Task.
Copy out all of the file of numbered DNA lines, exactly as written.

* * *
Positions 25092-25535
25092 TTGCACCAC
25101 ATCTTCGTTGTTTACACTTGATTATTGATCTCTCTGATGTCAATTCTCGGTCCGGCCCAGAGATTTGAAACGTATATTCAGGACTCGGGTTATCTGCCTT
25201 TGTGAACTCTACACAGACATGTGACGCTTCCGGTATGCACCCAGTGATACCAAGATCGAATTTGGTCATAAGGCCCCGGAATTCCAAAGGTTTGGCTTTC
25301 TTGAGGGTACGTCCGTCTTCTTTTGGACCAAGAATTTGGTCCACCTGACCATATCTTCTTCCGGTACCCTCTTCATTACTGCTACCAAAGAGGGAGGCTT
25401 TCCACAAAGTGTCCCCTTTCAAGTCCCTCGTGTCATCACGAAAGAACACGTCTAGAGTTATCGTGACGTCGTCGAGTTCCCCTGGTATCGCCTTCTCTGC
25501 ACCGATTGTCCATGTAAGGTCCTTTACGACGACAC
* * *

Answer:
Positions 25092-25535
25092 TTGCACCAC
25101 ATCTTCGTTGTTTACACTTGATTATTGATCTCTCTGATGTCAATTCTCGGTCCGGCCCAGAGATTTGAAACGTATATTCAGGACTCGGGTTATCTGCCTT
25201 TGTGAACTCTACACAGACATGTGACGCTTCCGGTATGCACCCAGTGATACCAAGATCGAATTTGGTCATAAGGCCCCGGAATTCCAAAGGTTTGGCTTTC
25301 TTGAGGGTACGTCCGTCTTCTTTTGGACCAAGAATTTGGTCCACCTGACCATATCTTCTTCCGGTACCCTCTTCATTACTGCTACCAAAGAGGGAGGCTT
25401 TCCACAAAGTGTCCCCTTTCAAGTCCCTCGTGTCATCACGAAAGAACACGTCTAGAGTTATCGTGACGTCGTCGAGTTCCCCTGGTATCGCCTTCTCTGC
25501 ACCGATTGTCCATGTAAGGTCCTTTACGACGACAC